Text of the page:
Midwife shortage costs over a million lives worldwide: report
KABUL (Reuters) - Over a million mothers and newborn babies are dying each year from easily prevented birth complications because of a chronic shortage of midwives across much of the developing world, a new report from Save the Children said on Friday.
In the world's least developed countries over half of mothers give birth without any trained help -- compared with only one percent in Britain -- and some 2 million women face one of the most frightening days in their life entirely alone.
Some 1,000 mothers and 2,000 newborns die every day as a result. Another 350,000 trained professionals are needed to save their lives, the "Missing Midwives" report said.
"It doesn't have to be complicated: someone who knows how to dry a baby properly and rub its back to help it breathe can make the difference between life and death," said Save the Children Chief Executive Justin Forsyth.
"No mother should face giving birth without help."
Of the 8 million children who die each year before the age of five, one in ten do not even see the end of their first day.
But midwives trained in just eight procedures, including keeping newborns warm and fed, could immediately cut newborn deaths by more than a third in the 68 countries with the worst neonatal mortality rates, the report said.
History suggests these deaths can be avoided. British Prime Minister David Cameron has highlighted how the introduction of a British national midwifery program in the 1930s cut maternal deaths 80 percent over 15 years.
Some developing countries are now fighting for or have won support to roll out similar programs.
In Afghanistan, which has some of the highest risks to both mothers and children, the number of rural births attended by trained professionals rose from 6 percent to 19 percent between 2003 and 2006, Save the Children said.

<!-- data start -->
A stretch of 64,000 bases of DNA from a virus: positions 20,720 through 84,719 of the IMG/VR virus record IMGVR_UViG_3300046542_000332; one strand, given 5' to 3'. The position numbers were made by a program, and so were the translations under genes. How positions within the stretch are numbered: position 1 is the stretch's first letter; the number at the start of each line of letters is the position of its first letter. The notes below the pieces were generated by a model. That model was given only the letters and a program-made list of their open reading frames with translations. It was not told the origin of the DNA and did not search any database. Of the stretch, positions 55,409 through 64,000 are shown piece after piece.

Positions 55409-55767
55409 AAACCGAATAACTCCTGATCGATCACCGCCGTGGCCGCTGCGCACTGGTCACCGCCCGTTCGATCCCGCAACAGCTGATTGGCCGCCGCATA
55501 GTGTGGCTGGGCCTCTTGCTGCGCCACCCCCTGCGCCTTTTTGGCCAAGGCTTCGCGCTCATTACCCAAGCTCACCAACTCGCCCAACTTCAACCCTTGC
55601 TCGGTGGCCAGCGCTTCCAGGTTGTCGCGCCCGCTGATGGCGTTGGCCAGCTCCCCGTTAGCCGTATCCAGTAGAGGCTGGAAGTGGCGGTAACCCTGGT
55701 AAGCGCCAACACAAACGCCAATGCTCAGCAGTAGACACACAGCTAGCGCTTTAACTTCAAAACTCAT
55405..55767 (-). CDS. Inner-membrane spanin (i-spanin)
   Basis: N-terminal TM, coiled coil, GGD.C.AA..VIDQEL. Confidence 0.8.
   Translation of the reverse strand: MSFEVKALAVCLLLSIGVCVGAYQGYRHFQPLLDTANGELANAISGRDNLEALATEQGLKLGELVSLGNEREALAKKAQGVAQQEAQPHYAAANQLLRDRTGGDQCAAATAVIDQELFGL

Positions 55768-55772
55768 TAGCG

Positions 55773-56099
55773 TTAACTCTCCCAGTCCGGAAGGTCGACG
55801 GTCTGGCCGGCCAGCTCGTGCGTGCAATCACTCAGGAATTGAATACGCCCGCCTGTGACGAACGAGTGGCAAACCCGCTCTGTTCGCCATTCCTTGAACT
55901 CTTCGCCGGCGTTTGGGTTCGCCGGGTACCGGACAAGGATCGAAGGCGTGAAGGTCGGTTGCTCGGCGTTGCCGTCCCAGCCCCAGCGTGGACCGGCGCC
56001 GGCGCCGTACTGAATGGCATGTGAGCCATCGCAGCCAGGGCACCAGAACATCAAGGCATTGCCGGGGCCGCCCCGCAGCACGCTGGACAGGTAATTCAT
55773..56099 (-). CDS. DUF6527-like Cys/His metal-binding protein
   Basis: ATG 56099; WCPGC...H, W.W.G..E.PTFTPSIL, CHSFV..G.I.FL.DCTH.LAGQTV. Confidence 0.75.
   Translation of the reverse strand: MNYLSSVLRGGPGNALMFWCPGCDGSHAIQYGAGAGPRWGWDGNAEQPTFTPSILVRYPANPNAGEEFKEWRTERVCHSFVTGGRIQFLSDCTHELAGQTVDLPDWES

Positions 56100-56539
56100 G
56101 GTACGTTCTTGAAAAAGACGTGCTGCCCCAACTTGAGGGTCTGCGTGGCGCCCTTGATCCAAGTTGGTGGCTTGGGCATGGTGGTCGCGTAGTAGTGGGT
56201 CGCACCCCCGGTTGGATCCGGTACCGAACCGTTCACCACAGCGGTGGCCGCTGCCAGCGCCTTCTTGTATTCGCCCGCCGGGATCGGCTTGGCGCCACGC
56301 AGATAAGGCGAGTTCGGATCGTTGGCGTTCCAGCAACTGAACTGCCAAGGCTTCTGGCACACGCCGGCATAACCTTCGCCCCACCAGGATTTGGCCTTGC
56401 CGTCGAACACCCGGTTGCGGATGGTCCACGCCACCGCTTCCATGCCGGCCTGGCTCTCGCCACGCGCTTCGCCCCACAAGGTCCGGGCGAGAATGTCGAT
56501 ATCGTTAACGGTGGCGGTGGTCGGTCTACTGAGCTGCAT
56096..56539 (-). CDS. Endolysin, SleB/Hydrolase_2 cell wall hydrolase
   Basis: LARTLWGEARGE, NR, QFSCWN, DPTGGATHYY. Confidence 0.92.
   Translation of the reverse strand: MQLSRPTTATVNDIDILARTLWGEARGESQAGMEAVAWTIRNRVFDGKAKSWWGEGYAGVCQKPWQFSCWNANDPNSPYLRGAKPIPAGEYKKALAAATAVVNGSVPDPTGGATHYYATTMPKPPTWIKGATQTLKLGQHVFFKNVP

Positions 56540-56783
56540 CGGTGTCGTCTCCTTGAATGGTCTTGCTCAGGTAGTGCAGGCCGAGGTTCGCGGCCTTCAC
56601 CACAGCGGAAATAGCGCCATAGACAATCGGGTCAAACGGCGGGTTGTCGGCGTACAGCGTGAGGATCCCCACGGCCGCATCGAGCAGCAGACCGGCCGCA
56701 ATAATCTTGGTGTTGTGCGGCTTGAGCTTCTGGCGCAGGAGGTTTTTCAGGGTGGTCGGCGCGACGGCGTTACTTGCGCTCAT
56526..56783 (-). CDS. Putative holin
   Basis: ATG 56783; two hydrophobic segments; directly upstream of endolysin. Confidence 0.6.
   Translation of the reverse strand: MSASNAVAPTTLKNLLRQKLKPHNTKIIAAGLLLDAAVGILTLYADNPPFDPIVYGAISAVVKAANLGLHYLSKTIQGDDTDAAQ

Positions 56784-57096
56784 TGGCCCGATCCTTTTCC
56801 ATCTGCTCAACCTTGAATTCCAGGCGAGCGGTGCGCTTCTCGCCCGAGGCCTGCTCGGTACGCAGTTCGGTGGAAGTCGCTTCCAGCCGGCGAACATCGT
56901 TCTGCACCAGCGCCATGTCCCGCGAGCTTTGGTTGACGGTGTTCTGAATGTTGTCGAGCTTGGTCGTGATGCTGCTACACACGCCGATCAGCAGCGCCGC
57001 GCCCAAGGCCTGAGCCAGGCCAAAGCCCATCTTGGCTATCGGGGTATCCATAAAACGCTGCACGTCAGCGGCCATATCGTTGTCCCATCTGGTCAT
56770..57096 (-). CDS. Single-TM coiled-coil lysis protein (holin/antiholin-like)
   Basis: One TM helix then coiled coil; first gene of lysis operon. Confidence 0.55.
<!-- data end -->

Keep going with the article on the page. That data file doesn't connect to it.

Around 2,400 midwives have joined the workforce and 300 or 400 more graduate each year -- although at this rate it will still take time to reach the World Health Organisation's recommended rate of one midwife for every 175 pregnant women.
But the report also warned that resolving the shortage will require more than just cash for colleges and training schools.
Working as a midwife is not a very attractive profession in many areas. Despite demand for their services, midwives in the developing world are often poorly paid and over-worked, or have to work in remote or even dangerous places.
And rich countries often attract healthcare workers from poorer nations -- whether through active recruitment or not -- leaving the neediest women short of midwives.
"We are calling on rich and poor country governments to put health workers at the heart of their plans," Forsyth said, seeking strong financial and political support for training and funding more midwives for developing nations.
"Without it, mums and babies will continue to die needlessly every day."
(Reporting by Emma Graham-Harrison, Editing by Sugita Katyal)
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